Hatfield v. Commissioner of Social Security

Filing 22

REPORT AND RECOMMENDATIONS: It is RECOMMENDED that Plaintiffs Statement of Errors be OVERRULED, and the Commissioner of Social Securitys decision be AFFIRMED regarding 3 Complaint filed by Robin Hatfield. Objections to R&R due by 2/5/2018. Signed by Magistrate Judge Elizabeth Preston Deavers on January 22, 2018. (jlk) (This document has been sent by regular mail to the party(ies) listed in the NEF that did not receive electronic notification.)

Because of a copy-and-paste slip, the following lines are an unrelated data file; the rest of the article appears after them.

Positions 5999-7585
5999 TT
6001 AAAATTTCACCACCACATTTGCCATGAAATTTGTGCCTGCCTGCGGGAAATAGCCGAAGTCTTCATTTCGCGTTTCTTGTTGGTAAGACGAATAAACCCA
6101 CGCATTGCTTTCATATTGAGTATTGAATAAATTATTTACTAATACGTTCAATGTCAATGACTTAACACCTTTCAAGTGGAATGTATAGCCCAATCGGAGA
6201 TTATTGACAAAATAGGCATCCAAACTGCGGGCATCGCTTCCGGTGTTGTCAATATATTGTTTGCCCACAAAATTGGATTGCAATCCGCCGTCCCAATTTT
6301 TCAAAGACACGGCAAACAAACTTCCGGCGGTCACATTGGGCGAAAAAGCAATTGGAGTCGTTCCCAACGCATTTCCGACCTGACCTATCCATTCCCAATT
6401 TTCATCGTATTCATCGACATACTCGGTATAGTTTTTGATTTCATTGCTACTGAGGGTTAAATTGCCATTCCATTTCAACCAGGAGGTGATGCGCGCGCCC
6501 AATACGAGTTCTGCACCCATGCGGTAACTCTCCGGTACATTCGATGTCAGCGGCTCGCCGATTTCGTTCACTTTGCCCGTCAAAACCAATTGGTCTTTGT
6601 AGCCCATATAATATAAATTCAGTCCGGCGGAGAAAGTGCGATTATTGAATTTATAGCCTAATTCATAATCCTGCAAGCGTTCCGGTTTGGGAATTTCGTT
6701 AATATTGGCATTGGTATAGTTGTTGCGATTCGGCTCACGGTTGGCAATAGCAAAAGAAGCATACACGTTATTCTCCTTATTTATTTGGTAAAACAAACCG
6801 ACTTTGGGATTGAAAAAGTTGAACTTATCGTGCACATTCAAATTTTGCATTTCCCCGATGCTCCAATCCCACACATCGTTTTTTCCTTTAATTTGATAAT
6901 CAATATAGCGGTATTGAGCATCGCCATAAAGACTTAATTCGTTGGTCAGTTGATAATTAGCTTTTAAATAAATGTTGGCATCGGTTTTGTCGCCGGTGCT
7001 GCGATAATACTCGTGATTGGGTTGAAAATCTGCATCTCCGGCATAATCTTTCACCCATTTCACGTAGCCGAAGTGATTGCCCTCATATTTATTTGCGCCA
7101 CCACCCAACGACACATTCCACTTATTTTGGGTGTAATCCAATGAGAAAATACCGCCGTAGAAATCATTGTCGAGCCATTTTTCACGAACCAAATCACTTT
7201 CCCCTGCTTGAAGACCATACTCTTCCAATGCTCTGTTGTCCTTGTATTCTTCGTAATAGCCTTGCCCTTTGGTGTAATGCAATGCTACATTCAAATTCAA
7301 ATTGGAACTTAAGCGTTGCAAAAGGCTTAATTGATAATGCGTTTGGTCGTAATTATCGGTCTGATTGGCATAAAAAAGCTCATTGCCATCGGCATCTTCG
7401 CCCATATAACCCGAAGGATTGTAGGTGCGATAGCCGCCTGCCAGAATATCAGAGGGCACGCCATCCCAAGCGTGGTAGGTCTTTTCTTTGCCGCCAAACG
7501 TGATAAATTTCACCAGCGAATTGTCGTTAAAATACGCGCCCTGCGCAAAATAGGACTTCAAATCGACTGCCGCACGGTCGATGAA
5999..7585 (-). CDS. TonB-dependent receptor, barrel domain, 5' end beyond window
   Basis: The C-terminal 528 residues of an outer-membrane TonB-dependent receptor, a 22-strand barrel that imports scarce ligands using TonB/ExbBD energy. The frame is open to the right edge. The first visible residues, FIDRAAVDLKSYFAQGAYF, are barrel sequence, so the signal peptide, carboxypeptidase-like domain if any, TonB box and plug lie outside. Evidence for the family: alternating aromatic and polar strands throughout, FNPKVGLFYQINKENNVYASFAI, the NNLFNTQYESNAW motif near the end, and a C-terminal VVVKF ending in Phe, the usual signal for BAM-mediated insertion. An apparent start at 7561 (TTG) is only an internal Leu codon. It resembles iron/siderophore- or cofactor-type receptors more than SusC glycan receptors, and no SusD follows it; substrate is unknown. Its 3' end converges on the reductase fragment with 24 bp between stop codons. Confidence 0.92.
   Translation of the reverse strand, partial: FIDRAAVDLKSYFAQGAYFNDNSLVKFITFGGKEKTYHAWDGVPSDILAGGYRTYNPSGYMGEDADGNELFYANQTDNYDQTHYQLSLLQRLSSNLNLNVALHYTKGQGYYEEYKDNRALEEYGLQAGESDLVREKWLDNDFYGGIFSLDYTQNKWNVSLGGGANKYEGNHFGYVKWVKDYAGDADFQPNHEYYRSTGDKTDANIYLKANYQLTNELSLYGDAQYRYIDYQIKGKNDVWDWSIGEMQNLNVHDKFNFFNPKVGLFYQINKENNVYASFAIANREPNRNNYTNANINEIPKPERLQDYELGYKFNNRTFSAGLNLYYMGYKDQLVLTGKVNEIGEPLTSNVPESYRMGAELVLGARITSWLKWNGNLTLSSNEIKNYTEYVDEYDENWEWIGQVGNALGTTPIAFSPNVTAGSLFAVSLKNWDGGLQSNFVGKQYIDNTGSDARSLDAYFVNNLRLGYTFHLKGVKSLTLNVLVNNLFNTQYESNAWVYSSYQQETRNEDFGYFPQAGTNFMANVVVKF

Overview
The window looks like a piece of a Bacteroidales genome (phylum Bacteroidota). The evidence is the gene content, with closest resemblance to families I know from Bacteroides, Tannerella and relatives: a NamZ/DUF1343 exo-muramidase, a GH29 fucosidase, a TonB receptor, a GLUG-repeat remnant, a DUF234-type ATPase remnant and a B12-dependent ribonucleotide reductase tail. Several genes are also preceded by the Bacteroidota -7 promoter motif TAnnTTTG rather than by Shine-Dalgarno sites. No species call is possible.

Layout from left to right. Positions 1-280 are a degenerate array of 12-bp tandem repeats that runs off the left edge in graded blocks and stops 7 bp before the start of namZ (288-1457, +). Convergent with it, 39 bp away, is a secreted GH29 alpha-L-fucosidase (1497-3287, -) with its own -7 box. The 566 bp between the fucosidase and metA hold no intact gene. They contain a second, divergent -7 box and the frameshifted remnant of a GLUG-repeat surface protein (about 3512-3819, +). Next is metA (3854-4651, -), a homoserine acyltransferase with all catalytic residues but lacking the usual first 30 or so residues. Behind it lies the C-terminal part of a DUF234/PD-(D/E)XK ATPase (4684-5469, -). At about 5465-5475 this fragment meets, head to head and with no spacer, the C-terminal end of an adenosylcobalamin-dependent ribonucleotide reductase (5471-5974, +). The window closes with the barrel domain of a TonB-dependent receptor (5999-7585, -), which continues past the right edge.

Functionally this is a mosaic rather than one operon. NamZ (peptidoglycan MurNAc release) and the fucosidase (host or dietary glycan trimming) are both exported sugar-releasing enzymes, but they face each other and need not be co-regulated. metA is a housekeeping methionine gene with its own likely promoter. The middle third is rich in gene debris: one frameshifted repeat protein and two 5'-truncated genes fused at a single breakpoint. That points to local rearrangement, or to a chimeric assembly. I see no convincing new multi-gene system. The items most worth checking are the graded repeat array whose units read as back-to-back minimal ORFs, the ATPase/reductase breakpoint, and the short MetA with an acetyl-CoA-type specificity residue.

Download PDF